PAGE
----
Flyball Training Progression
29 Dec 2006
I’ve been thinking about writing this up since before I started this blog. My Flyball training progression has been developed based on my exposure to a number of smart trainers and Flyball competitors and includes ideas I’ve found useful based on my experience. There are many other drills and especially other methods for working with the box (probably as many as there are teams and trainers), but these steps are what I use in my classes. As time goes on I hope to add specific articles describing some of the less obvious steps.
This is a skills progression diagram, it isn’t a class outline. That is, the training of each dog goes at the speed at which the dog learns not according to a fixed outline. Some dogs can get “stuck” at one or more points in the training and then it is up to the trainer to find a way to help the dog understand what you are asking. It still “lumps” together some skills more than I might in an actual class setting but it is already more complex looking than I would like.
The diagrams below shows the parallel paths that can be trained simultaneously. As a dog masters a skill in a column you move down that column to the next skill. Of course a dog will not progress in all columns at the same rate. But all columns can be trained simultaneously. As skills from two or more columns are combined the next skill will span those columns. So in other words, follow the arrows. In a class setting I’ll break up the class into time spent on each of the parallel paths based on the dog’s current skill levels.
I labeled two parallel paths for noise sensitive dogs. You could also use these paths for dogs that don’t like the box due to its pedal motion.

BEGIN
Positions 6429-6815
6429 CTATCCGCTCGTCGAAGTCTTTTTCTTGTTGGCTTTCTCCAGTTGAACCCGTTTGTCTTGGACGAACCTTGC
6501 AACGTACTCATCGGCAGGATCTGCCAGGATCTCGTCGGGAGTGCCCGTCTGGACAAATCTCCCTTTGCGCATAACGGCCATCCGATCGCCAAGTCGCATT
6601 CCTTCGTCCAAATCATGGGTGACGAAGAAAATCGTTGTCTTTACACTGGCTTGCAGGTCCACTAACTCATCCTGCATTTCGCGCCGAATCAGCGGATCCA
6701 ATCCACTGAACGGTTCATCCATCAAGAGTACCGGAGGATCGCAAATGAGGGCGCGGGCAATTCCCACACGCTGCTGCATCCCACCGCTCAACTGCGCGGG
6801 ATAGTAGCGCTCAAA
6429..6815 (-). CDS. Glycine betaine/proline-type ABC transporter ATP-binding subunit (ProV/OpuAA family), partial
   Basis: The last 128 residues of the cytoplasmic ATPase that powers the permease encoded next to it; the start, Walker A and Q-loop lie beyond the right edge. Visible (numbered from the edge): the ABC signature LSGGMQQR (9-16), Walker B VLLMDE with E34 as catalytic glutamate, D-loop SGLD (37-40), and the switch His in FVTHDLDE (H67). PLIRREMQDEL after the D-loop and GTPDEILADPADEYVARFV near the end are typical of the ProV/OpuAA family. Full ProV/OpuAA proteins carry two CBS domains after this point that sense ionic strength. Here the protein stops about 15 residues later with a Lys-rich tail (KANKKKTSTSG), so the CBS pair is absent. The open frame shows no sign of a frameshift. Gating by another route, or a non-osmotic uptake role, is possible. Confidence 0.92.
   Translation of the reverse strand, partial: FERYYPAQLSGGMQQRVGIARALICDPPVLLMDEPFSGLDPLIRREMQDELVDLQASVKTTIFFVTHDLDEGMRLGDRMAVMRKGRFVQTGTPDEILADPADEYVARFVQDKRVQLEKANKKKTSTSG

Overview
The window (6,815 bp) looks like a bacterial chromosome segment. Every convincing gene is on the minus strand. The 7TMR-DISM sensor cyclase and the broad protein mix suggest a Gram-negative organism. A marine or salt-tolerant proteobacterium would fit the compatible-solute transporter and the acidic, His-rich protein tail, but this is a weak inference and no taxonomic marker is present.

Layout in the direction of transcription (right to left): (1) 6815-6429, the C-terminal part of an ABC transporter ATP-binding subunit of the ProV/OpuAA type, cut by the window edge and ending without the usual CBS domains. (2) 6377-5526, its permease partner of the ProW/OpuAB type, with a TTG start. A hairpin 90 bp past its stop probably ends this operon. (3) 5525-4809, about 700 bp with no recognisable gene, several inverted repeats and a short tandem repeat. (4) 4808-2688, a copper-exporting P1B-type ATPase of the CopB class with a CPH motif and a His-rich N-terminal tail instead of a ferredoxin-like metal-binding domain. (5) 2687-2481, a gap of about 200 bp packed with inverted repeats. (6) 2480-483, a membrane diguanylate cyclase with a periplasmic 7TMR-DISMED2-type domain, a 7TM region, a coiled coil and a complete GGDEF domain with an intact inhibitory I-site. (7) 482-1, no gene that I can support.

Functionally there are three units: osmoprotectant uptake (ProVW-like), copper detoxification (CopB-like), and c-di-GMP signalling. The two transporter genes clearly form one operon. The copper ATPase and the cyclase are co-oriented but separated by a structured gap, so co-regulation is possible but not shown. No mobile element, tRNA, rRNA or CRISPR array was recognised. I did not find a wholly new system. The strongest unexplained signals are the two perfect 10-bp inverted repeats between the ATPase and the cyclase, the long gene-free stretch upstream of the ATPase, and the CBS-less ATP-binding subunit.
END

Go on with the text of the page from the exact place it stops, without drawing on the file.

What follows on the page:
I mentioned an angled platform in the progression. I have built an adjustable angle 24 inch by 24 inch platform that I have covered with flyball matting that I use to get dogs comfortable with the jumping/turning mechanics of the box without the noise and motion of the box pedal and/or triggering sound. This is also known as an adjustable “slant board”. It is about the same size as a competition box and lets me continue training dogs and building their confidence if they are worried about the actual competition box. I also use a 24 inch by 36 inch matted platform that I clamp onto this slant board for training larger/longer dogs. I’ll remove this larger size platform as the dogs learn where their feet are in relation to the box.
When it comes time to introduce the ball on the slant board or box I have a long piece of Velcro sewn into a loop with some elastic that I wrap around the platform or the box. The hooks on the Velcro are sufficient to hold the ball in position on the box in the same location it would be if the dog grabbed the ball from the hole. You really want to teach the dog to put their mouth right over the ball rather than catching the ball on the fly as it reduces bobbling of the ball (you’ll notice most new boxes leave the vast majority of the ball exposed on the face of the box for just this reason).
For anyone curious these diagrams were drawn with the Open Source program Dia and the watermarks and conversion to GIF file format were performed with the Open Source program ImageMagick. Thank you Open Source developers.